A lot of modern day music people think that obsessive fanaticism with certain pop artists began with Bob Dylan and the Grateful Dead. You know, those artists with a following so hardcore and so passionate that their fans not only track down every official release but also look between the cracks to find the unofficial unauthorized releases.
Over the past 50 years, a fertile underground network of collectors and traders emerged roughly coincident with the advent of lower cost high quality home recording gear (cassettes, reel-to-reels, 8-tracks, etc.). These compulsive fans would record everything and anything by their favorite artists, swapping tapes made off of TV and radio performances or even live recordings made on portable recorders snuck into concerts under heavy overcoats, backpacks and in their girlfriend’s purses.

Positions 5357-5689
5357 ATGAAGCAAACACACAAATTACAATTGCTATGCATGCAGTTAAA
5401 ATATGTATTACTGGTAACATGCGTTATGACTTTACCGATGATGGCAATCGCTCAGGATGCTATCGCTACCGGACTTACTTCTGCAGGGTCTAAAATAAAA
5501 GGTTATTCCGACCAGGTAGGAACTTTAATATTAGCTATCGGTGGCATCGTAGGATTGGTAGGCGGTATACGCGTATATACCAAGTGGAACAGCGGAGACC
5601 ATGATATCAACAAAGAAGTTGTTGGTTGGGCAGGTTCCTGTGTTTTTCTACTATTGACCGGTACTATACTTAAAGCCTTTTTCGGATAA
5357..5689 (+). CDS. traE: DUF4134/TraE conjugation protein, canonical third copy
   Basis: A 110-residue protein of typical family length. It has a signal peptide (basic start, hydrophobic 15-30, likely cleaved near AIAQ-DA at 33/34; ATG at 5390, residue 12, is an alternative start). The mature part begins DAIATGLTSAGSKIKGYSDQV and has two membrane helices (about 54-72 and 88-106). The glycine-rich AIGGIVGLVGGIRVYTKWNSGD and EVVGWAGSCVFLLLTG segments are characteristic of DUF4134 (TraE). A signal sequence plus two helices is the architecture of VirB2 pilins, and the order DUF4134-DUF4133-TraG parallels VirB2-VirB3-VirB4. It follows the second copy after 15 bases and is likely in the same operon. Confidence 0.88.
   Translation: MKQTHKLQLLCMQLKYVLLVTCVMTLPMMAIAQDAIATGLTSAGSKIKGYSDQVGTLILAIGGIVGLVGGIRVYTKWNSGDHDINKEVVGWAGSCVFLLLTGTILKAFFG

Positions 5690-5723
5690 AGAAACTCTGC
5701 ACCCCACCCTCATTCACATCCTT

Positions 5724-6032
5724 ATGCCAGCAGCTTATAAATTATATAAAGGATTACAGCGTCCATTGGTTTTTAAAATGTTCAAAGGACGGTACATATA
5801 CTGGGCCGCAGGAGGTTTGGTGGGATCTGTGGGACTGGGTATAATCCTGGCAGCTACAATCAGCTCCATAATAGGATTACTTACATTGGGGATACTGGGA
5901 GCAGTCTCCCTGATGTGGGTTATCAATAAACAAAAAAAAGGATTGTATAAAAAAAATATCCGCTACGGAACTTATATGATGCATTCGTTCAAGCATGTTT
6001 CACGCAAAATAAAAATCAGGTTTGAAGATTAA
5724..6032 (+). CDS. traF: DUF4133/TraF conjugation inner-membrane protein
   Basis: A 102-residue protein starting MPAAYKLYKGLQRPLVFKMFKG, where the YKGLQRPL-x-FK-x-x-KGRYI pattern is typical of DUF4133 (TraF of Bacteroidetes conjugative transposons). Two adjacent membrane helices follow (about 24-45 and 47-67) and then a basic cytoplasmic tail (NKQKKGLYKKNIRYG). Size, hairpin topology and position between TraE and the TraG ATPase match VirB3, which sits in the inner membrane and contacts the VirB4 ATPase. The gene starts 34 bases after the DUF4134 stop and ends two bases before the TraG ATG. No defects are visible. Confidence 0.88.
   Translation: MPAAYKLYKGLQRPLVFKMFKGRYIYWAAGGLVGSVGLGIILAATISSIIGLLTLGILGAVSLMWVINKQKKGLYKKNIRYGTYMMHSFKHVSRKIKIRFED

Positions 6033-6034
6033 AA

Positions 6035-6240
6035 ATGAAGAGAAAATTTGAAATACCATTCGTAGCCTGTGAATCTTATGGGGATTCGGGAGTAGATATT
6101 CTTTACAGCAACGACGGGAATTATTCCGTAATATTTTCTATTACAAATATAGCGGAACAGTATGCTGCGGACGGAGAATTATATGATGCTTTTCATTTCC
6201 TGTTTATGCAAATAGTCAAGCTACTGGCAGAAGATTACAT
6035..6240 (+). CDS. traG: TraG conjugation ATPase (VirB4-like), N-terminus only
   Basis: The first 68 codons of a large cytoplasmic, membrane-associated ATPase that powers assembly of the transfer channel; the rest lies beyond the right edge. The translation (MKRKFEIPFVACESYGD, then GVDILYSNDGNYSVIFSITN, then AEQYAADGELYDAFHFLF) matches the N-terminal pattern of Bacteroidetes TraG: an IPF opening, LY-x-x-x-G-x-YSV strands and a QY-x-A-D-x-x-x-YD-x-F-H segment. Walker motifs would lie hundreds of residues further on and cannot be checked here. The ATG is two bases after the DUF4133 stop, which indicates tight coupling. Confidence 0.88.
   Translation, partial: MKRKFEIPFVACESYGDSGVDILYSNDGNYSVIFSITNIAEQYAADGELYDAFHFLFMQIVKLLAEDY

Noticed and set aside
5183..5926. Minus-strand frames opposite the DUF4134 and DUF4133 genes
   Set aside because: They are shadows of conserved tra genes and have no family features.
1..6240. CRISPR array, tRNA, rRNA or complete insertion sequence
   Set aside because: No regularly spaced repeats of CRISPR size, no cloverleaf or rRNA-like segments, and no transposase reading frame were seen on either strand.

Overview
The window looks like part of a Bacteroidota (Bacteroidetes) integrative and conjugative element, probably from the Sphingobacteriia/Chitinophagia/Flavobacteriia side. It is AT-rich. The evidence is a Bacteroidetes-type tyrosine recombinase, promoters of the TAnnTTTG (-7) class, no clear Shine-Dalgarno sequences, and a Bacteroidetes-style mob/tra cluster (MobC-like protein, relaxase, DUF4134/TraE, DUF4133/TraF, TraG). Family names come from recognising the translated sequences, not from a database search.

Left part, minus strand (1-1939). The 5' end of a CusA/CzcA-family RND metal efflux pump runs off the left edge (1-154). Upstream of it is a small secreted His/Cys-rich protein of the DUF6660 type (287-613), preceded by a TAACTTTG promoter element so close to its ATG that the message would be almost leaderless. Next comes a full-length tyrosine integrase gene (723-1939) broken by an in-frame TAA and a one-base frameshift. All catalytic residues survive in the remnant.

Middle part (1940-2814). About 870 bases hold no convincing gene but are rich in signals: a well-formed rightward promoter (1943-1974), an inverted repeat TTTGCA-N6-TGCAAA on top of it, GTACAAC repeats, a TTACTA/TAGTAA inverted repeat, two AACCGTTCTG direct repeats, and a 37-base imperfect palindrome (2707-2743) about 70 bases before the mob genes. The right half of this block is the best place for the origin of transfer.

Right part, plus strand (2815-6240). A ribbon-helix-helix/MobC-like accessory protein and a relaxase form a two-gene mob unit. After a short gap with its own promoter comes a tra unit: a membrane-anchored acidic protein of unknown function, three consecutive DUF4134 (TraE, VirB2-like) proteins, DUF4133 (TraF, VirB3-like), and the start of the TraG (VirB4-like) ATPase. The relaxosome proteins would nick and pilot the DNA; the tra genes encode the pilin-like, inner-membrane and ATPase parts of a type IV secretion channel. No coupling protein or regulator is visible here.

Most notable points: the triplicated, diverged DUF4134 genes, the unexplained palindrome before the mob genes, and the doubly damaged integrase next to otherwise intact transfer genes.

(This is the same network of fans who now support wonderful legal downloadable/streamable sources like Archive.org and the many artists who are selling their shows at places like Livedownloads.com and Wolfgang’s Vault…. but that is another story entirely.)
Anyhow, contrary to popular belief, this sort of fanboy mentality began way before rock and roll, particularly among fans of jazz and opera.
Heck, I know of at least one instance of this sort of obsessive need to document music history going as far back as the 1940s.
The 1940s, you question?
And if you don’t believe me, get thee onto thy Interwebs and search for the now-legendary Duke Ellington concert from Fargo North Dakota which was recorded — with the artists’ permission, mind you — from in front of the stage onto a recordable disc device which two students had access to back in the day (along with some good microphones!). Eighty years on, these recordings are acknowledged as the only known document of a complete Duke Ellington concert from the period. Not only is the performance wonderful, but the fidelity is shocking, rivaling live recordings made many years later on magnetic tape (the complete session has been commercially released over the years).